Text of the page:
A nephrologist is a type of doctor who focuses on the diagnosis and treatment of kidney conditions. Nephrologists also receive training to help manage the impact of kidney dysfunction on the rest of the body.
A doctor may refer someone to a nephrologist if they believe that the person shows signs of kidney problems, such as kidney disease, infections, or growths.
In this article, we discuss what nephrologists do, the types of conditions they treat, the procedures they perform, and when someone might need to visit one.
What is a nephrologist?
A nephrologist is a kidney specialist. They can perform diagnostic tests and treat conditions related to the kidneys.
Nephrology is a subspecialty of internal medicine. To become a nephrologist, a person should:
- complete an undergraduate and medical degree
- complete a 3 year residency in basic internal medicine training
- complete a 2 or 3 year fellowship focusing on nephrology
- pass a board certification exam (optional)
Nephrologists often work in individual or group practices caring for people referred from family doctors or specialists. Many nephrologists also consult on cases in hospitals and oversee dialysis units, usually in a clinic or a hospital.
Some nephrologists also focus on clinical research, while others work as professors and supervisors.
Which medical conditions do they treat?
Nephrologists treat conditions that involve or impact the kidneys, both directly and indirectly.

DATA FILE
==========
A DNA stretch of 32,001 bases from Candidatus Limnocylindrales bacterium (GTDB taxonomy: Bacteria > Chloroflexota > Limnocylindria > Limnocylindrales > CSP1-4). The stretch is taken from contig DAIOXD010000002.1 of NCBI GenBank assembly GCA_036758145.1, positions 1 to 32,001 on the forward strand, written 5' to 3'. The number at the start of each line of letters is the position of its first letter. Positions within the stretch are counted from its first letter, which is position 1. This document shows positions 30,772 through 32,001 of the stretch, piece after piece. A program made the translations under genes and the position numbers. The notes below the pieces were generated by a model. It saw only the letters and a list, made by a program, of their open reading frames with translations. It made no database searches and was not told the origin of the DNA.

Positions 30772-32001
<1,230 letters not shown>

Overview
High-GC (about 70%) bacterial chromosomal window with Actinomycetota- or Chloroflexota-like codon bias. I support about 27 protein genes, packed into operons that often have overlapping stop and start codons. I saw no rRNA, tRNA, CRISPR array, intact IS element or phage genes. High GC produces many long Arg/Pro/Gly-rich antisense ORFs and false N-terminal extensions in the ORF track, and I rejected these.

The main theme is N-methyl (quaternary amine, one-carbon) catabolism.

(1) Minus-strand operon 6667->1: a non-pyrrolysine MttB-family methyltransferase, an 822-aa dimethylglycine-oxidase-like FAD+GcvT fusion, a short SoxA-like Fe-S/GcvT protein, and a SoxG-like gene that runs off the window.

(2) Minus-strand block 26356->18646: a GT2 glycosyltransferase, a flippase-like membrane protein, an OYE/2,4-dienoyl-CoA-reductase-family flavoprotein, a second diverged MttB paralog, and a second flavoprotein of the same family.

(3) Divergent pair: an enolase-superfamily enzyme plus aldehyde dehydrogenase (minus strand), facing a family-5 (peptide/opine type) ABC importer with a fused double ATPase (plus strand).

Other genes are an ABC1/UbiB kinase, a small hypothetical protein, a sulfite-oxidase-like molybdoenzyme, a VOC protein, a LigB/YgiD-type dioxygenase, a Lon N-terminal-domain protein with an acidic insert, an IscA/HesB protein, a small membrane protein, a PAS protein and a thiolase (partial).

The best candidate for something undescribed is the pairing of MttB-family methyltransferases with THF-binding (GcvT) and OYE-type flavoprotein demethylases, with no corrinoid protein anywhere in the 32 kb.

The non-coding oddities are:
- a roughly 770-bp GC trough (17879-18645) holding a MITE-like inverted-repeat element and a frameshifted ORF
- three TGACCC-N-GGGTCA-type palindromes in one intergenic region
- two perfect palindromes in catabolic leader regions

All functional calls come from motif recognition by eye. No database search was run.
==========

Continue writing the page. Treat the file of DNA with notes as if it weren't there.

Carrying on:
Some common conditions a nephrologist treats or helps treat include:
- advanced or chronic kidney disease
- glomerular conditions, such as glomerulonephritis and nephrotic syndrome
- tubulointerstitial kidney diseases
- tubular defects
- kidney vascular conditions, such as renal artery stenosis
- kidney infections
- kidney neoplasms, or abnormal growths
- structural or functional abnormalities of the kidney, bladder, or urine collection system, such as nephrolithiasis
- high blood pressure
- autoimmune conditions involving the kidneys
- electrolyte, fluid, and acid-base imbalances or disturbances
- some metabolic disorders, such as diabetes
What procedures do they perform?
Their training in internal medicine and nephrology allows nephrologists to perform a very long list of tests, procedures, and treatments.
However, the most common tests they use to diagnose or monitor kidney conditions are blood and urine tests.
The kidneys filter excess fluid and waste from the blood, creating urine. This means that blood and urine tests can often reveal whether or not the kidneys are working properly.
Urine tests can also check for abnormal levels of proteins linked to kidney damage in the urine.
The following sections discuss these types of test in more detail.
Common blood tests include:
The body produces creatinine as a byproduct of day-to-day muscle damage.
However, having high levels of creatinine in the blood, or elevated serum creatinine, is usually a sign of progressive kidney disease.
Serum creatinine levels depend on factors including age, body size, and race. A value of greater than 1.2 for women or greater than 1.4 for men may signal kidney problems.
Glomerular filtration rate
The glomerular filtration rate (GFR) tests how well the kidneys are able to filter out excess fluid and waste from the blood. Nephrologists can determine this value by calculating the serum creatinine level and factoring in age, sex, and race.
Value typically decreases with age, but important GFR values include:
- 90 or above (normal)
- 60 or below (kidney dysfunction)
- 15 or below (high risk of needing dialysis or a transplant for kidney failure)
Blood urea nitrogen
Urea nitrogen is a waste product from the body breaking down protein in foods and drinks. Typically, blood urea nitrogen (BUN) levels increase with decreasing kidney function.